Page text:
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KIRSTY STRICKLAND: Will Smith Oscars violence is no joke

Will Smith, Chris Rock and the Oscars night violence that was felt around the world. Photo: Rob Latour/Shutterstock.
Will Smith, Chris Rock and the Oscars night violence that was felt around the world. Photo: Rob Latour/Shutterstock.

At the Oscars on Sunday, Will Smith managed to overshadow his own long-awaited Best Actor win by storming the stage and slapping comedian Chris Rock.

The equivalent for an ordinary person would be getting a promotion at work and celebrating by distributing photocopies of your bum to your colleagues.

The explosive moment came after the evening’s host, Chris Rock, made a ‘G.I. Jane’ joke about Jada Pinkett Smith.

The actor and wife of Will Smith suffers from an autoimmune disorder that causes hair loss.

She has spoken publicly about her condition and how it affects her. And she looked understandably uncomfortable as the comedian turned her health issues into a punchline.

It was cruel and distasteful.

But it is Will Smith’s reaction to that joke that everybody is talking about now.

Mixed response to Will Smith violence

Initially, the slap appeared staged. You can tell by the nervous laughter of the audience that they weren’t quite sure if what they were watching was real or one of those weird skits that Americans seem to enjoy so much.

The immediate aftermath proved otherwise, as Will Smith angrily heckled the comedian to ‘’keep my wife’s name out your f****** mouth.’’

On social media, reaction to the incident was mixed.

Some heaped praise on Will Smith for defending his wife. Others said he should be arrested for assault.

Most were in agreement that Chris Rock’s words were hurtful and unkind.

Jada Pinkett Smith and Will Smith at the Vanity Fair Oscars party. Photo: David Fisher/Shutterstock.

There is also a particular cruelty in making a Black woman’s hair and health the butt of a joke to the laughter and applause of a mostly white audience.

But however upset Will Smith must have felt at seeing his wife disrespected in such a public way, he shouldn’t have resorted to violence.

No word from the joke’s victim

Comedians can be hostile and inflammatory.

In an award show setting, it is common for them to roast their famous audience.

Sometimes it works. Celebrities are often a ridiculous breed and jokes aimed at them work to highlight the absurdity of star status and the reverence they are held in.

Other times, comedians go too far and their jokes are more like a personal attack than a witty or topical observation.

Chris Rock’s joke falls into the latter category.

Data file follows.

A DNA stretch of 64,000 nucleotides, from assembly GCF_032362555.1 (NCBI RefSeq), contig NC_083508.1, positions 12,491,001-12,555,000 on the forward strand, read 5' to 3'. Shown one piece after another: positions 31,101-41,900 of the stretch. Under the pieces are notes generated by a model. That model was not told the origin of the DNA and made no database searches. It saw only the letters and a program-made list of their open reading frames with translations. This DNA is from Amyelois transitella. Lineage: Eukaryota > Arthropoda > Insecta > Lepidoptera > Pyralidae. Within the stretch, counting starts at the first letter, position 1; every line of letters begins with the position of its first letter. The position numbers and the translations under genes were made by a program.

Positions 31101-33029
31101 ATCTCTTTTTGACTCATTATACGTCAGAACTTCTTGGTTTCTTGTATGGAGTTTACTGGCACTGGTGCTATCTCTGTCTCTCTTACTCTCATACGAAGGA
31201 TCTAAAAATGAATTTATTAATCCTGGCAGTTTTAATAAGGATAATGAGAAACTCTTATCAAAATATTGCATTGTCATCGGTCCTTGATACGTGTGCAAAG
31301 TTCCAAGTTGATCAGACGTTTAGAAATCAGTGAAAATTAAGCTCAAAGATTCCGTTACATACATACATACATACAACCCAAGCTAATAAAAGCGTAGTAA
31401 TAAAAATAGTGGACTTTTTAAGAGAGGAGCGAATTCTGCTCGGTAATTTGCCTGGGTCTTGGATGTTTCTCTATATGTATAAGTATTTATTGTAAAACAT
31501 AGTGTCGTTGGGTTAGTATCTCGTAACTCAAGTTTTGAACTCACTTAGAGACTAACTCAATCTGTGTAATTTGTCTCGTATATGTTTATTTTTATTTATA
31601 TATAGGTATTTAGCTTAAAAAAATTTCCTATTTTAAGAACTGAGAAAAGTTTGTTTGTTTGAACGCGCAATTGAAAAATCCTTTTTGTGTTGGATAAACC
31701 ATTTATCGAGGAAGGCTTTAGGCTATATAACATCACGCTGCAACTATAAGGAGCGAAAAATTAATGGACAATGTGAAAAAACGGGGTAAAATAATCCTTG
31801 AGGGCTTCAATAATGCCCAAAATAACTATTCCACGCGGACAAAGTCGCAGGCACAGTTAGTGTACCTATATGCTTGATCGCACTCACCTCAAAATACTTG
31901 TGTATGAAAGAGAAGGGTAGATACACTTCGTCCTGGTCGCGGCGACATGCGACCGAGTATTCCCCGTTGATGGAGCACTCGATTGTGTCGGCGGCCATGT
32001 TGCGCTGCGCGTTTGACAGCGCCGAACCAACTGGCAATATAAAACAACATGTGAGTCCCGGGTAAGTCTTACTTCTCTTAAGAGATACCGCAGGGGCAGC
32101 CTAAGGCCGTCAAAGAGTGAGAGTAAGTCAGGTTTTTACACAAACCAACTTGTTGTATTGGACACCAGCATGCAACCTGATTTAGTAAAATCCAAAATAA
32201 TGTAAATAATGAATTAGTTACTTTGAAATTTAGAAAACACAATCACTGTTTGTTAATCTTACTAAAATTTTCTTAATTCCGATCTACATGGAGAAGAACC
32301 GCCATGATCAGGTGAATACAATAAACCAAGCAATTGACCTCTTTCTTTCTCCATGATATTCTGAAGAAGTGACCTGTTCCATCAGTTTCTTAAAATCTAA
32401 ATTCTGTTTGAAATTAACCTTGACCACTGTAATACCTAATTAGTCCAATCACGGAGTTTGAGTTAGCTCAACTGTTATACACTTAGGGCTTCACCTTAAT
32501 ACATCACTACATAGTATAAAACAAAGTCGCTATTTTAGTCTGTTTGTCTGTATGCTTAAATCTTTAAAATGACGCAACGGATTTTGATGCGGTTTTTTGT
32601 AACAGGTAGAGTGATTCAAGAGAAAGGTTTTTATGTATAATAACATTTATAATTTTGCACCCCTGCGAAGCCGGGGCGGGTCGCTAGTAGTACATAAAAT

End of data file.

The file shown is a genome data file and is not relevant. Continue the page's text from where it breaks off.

But now, instead of talking about why it was so unpleasant (or forgetting about it altogether) all the attention is on how Will Smith responded to it with violence.

Reaction from women too, has been mixed.

Some have said they would hope their husband would do the same in defence of them.

Others that they would have been mortified if their partner tried to reframe violence as chivalry.

We don’t know what Jada Pinkett Smith’s view is because, while we discuss the words and actions of the two men involved in the incident, the woman most affected by it has thus far not made any comment.

‘At your highest moment, be careful. That’s when the devil comes for you’

Will Smith is one of the most famous actors on the planet.

He is immensely talented, likeable and down to earth.

Will is, whether he likes it or not, a role model.

His actions at the Oscars on Sunday were not a good example to the boys and young men who look up to him.

Violence is not a justifiable response to a joke – however horrible and hurtful that joke is.

During his tearful acceptance speech after the incident Will Smith apologised to the Academy and his fellow nominees for his behaviour.

Beforehand, superstar Denzel Washington offered the actor wise counsel, which Will Smith went on to share with the audience.

He told him: “At your highest moment, be careful. That’s when the devil comes for you.’’

A more subdued Will Smith accepts his Best Actor Oscar. Photo: Rob Latour/Shutterstock.

It’s a reminder to stay humble at those times when ego threatens to take over.

I, for one, will bear this is mind the next time I feel smug about timing my big shop to coincide with the yellow-stickered reductions being put out.

Sorry Will Smith – love is no excuse for violence

While the players in this saga are megastars and the arena it was staged in was an iconic event, the incident itself is actually quite relatable.

Macho posturing, bad choices, regret and humiliation are not new concepts.

It’s just rare to watch them play out on live television.

If we accept that Will Smith’s tears and apology are genuine, then he must be feeling the emotional hangover from hell today.

Although his self-justifying statement that “love makes us do crazy things’’ suggests he needs to do more reflection on what actually drove him onto that stage and on to the front pages for all the wrong reasons.

Love is a powerful force. But it is not so powerful that it can be used to explain away or excuse behaving as he did.

At the pinnacle of his career – a moment that he has surely dreamed of and imagined for many years – Will Smith self-destructed in front of an audience of millions.

It was a terrible waste of what should have been a moment of glory and celebration.

But I’d suggest that any sympathy we might have should be saved for Jada Pinkett Smith.

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